The parachute of aptly named Major J.D. Frost cracked open in the freezing air high above the French Channel coast at 12:45 am, and he commenced drifting down through the moonlit gloom. It was light enough for him to pick out the landmarks he had memorized from countless reconnaissance photographs. A foot of fresh snow cushioned and muffled his landing. He checked his combat knife and American .45-caliber automatic pistol. They were still with him and in good order.
After the din inside the Whitworth Whitley bomber, the silence of the nocturnal French countryside in midwinter was deafening. While Frost’s soldiers touched down nearby, he disconnected the red locater light on the equipment canister that had landed next to him. He led his men to the cover of a nearby tree line and hoped the softly falling snow would cover their tracks before first light. Everything had gone smoothly. So far.
The Funk Messgerat
On January 21, 1942, Lord Louis Mountbatten, as the newly appointed commander of the Royal Navy Combined Operations Department, presented to the British Chiefs of Staff a proposal for a commando raid on a cliffside facility on the coast of German-occupied France. The Royal Air Force’s Photo Reconnaissance Unit (PRU) had detected a suspicious installation that counterintelligence thought might house a new radar device British agents had heard of recently.
This revolutionary apparatus could supposedly lock onto a Lancaster, Wellington, or Stirling bomber with a narrow beam and unerringly guide Luftwaffe night fighters to it. A pilot flying a Spitfire specially adapted for reconnaissance had recently taken a priceless photo of a worrisome mechanism resembling a huge saucer standing on edge. It was set up on a seaside cliff just north of the French coastal village of Bruneval. English technicians desperately wanted to examine one of these machines and devise a means of counteracting it before it could be brought into widespread, destructive use.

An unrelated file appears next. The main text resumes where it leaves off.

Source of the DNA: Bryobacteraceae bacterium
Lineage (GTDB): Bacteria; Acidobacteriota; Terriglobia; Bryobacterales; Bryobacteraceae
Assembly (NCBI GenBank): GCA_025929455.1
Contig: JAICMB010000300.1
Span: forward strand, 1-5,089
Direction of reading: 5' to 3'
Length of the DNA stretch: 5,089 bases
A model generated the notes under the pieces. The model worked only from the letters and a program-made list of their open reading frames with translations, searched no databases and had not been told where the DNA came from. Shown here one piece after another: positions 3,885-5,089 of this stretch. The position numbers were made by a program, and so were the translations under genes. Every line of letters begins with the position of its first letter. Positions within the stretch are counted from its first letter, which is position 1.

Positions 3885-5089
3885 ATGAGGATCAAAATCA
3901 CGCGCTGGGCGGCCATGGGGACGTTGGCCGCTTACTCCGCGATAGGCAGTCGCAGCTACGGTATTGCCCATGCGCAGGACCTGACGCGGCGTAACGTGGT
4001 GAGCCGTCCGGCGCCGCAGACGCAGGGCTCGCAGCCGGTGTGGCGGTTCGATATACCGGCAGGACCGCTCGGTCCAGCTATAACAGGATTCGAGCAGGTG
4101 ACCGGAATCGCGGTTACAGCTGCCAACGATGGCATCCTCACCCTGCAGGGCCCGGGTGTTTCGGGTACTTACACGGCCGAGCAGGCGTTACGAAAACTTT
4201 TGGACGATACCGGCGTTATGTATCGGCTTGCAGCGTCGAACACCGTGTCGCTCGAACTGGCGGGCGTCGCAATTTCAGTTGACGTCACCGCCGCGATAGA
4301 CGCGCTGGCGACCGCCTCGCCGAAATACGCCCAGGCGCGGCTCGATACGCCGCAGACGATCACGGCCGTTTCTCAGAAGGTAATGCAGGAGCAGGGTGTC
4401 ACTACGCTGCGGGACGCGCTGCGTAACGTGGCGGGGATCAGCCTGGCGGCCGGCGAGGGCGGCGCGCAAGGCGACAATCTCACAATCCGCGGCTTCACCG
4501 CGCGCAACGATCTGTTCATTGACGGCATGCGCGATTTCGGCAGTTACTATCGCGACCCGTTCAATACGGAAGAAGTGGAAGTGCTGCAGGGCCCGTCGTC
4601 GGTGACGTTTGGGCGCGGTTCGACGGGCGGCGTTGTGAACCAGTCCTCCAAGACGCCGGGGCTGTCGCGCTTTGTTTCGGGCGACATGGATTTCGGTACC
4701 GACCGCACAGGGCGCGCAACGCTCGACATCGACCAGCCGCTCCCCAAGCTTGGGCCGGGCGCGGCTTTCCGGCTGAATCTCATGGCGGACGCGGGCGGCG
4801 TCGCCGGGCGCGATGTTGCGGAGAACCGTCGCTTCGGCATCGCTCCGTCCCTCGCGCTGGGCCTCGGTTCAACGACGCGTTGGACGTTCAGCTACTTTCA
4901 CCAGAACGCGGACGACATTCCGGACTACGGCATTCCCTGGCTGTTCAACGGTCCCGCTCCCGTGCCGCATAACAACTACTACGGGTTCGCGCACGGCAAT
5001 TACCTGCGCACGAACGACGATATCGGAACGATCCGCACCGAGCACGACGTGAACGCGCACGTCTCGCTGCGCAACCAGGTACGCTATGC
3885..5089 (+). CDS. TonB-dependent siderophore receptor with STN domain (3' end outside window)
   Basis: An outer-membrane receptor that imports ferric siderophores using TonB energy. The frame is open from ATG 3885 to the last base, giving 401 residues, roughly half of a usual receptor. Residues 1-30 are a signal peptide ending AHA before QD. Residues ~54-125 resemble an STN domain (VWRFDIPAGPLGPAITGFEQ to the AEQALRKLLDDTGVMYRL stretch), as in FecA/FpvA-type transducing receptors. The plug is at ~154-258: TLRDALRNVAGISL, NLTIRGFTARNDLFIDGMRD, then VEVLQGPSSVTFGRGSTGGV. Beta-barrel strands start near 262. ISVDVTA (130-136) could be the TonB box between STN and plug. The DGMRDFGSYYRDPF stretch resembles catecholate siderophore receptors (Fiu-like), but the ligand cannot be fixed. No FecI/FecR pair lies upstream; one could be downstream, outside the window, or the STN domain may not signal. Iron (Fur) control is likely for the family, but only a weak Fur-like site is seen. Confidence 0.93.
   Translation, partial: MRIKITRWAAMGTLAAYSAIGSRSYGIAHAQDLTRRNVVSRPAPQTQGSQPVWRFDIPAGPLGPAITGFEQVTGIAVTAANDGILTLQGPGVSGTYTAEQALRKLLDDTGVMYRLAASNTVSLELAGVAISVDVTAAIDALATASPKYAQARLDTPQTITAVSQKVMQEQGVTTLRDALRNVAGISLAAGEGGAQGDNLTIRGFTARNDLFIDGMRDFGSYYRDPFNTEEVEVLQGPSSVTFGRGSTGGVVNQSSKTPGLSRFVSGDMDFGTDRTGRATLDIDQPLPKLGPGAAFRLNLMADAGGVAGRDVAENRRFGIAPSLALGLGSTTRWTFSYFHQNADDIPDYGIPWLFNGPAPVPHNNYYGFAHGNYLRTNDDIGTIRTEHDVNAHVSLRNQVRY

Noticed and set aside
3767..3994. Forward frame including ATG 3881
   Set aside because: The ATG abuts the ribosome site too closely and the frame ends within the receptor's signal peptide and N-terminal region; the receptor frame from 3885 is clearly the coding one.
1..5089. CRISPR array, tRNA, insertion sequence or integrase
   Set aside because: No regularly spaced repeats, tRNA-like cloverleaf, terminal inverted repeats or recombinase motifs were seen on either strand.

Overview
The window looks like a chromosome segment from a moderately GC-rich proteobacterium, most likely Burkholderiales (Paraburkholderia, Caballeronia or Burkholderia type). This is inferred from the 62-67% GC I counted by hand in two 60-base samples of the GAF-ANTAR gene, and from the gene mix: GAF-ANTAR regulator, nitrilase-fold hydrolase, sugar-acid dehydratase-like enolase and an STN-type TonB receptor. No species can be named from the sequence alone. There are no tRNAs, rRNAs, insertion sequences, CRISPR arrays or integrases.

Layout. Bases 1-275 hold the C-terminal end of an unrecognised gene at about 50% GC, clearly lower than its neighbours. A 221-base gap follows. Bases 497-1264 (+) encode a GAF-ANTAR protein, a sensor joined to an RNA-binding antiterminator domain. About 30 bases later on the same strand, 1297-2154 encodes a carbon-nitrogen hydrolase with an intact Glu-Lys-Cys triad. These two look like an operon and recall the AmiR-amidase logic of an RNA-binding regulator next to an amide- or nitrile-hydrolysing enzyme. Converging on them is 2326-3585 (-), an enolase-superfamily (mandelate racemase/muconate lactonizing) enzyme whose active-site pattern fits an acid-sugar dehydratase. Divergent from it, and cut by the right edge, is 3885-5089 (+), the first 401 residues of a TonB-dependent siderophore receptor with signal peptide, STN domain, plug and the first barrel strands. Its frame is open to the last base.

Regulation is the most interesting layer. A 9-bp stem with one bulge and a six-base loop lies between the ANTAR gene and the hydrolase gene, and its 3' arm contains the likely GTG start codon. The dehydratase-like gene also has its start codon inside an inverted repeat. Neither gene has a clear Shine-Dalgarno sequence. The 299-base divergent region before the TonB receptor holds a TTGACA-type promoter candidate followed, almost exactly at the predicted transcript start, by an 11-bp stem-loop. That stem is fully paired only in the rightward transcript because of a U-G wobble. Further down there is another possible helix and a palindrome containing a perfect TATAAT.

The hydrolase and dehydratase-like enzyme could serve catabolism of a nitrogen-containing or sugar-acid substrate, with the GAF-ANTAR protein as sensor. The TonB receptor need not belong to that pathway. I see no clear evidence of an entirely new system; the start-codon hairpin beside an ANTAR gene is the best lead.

On May 8, 1941, a Wellington bomber, designated a Ferret since it was adapted to home in on radar pulses, had detected the signature of an apparatus on the revolutionarily accurate range of 570 megacycles. London frantically adjured its espionage operatives on the Continent to learn all they could about this unexpected technical development.
The agents managed to learn that these new sets were called “FMG,” but did not know what these initials meant. It actually stood for Funk Messgerat (radio-measuring apparatus), and the spies managed to pass the news to London that four of the mysterious devices were operating in Vienna. This was so deep inside the Third Reich that these sets had to be receivers, absorbing data sent to them from other locations.
Devising the Raid on Bruneval
Late in 1941 someone calling himself a “well-wisher in the American Embassy in Berlin” managed to forward to London a most interesting photograph. The print showed a newly erected flak tower in Hitler’s capital. On top of the tower was a metal lattice aerial that looked like a saucer standing on edge. A few weeks later a Chinese scientist working in Berlin visited the U.S. embassy and confirmed the photographic report. He described the dish as 20 feet in diameter and parabolic shaped.